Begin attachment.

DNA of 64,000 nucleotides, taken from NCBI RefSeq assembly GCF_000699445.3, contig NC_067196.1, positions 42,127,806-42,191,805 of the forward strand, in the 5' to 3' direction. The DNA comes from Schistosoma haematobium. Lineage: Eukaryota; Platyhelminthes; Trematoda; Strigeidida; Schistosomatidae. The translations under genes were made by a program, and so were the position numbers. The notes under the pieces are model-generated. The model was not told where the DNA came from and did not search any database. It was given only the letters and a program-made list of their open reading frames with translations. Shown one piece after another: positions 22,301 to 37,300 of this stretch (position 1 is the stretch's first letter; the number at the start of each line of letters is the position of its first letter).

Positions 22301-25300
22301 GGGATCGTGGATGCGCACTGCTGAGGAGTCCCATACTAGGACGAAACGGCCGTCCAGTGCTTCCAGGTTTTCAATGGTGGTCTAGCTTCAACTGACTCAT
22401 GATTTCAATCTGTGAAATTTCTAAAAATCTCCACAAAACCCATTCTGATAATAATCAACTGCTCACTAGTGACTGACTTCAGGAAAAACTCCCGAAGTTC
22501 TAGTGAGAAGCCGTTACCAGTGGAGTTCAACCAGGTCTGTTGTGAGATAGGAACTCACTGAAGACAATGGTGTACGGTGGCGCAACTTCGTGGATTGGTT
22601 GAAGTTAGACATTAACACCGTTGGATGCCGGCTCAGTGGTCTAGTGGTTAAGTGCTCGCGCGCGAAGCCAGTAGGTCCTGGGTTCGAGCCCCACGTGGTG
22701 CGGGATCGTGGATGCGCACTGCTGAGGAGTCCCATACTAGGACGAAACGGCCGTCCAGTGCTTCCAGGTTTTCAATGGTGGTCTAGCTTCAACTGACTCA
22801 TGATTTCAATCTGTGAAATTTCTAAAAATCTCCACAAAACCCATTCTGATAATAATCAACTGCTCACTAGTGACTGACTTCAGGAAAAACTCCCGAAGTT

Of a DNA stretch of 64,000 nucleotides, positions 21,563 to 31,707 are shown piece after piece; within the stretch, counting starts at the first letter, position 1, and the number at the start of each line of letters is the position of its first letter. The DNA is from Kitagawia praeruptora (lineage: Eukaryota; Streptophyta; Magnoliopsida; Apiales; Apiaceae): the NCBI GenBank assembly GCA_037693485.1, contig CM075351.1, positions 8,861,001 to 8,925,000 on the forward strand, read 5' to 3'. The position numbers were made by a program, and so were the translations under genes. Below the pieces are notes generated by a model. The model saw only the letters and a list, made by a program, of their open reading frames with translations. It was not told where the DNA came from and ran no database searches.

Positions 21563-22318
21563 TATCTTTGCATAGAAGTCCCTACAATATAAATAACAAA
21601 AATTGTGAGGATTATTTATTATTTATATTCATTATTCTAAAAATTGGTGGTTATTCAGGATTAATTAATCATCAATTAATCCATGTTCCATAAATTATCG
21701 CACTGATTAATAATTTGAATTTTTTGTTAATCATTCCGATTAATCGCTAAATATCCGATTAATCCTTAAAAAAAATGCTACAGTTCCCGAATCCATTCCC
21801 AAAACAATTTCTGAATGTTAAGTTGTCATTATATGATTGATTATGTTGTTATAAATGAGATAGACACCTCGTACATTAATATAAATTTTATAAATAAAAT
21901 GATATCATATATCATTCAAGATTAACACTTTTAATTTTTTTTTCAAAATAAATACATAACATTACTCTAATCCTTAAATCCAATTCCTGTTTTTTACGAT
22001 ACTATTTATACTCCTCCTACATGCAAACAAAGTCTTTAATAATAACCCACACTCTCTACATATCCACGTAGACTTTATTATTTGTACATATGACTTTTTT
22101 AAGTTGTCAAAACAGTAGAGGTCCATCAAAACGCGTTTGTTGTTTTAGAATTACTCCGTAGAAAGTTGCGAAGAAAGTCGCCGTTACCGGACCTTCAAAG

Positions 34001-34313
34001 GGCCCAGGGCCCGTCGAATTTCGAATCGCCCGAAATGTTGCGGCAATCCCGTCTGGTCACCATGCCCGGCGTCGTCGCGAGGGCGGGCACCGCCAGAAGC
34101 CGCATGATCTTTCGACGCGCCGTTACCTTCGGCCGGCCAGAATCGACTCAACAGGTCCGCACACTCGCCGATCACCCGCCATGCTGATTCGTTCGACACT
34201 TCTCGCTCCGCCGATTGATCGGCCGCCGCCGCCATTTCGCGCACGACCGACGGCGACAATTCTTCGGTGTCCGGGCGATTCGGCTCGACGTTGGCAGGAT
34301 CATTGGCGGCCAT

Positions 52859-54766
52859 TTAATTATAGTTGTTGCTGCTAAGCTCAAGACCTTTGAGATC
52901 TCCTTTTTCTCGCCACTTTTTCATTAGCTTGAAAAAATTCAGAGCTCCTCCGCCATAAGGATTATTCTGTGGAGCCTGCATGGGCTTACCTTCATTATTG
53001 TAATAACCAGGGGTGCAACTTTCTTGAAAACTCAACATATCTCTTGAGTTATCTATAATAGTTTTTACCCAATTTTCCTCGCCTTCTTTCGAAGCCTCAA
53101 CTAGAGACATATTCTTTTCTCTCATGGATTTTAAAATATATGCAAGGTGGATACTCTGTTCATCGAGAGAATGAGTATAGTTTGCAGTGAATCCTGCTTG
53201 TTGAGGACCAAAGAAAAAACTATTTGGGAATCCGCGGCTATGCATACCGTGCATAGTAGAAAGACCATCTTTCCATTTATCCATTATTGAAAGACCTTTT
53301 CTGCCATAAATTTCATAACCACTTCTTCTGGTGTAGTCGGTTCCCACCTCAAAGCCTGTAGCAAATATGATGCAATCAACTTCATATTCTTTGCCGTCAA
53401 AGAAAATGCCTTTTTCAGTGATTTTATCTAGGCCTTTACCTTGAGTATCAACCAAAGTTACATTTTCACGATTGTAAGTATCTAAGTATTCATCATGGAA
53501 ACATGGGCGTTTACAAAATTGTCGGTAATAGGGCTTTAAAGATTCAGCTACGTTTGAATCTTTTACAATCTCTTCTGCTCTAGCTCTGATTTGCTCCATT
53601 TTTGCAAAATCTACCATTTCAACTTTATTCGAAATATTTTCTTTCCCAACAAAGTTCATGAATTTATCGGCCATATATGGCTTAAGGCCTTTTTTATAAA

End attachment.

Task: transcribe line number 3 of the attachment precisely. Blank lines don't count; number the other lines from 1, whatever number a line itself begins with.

22301 GGGATCGTGGATGCGCACTGCTGAGGAGTCCCATACTAGGACGAAACGGCCGTCCAGTGCTTCCAGGTTTTCAATGGTGGTCTAGCTTCAACTGACTCAT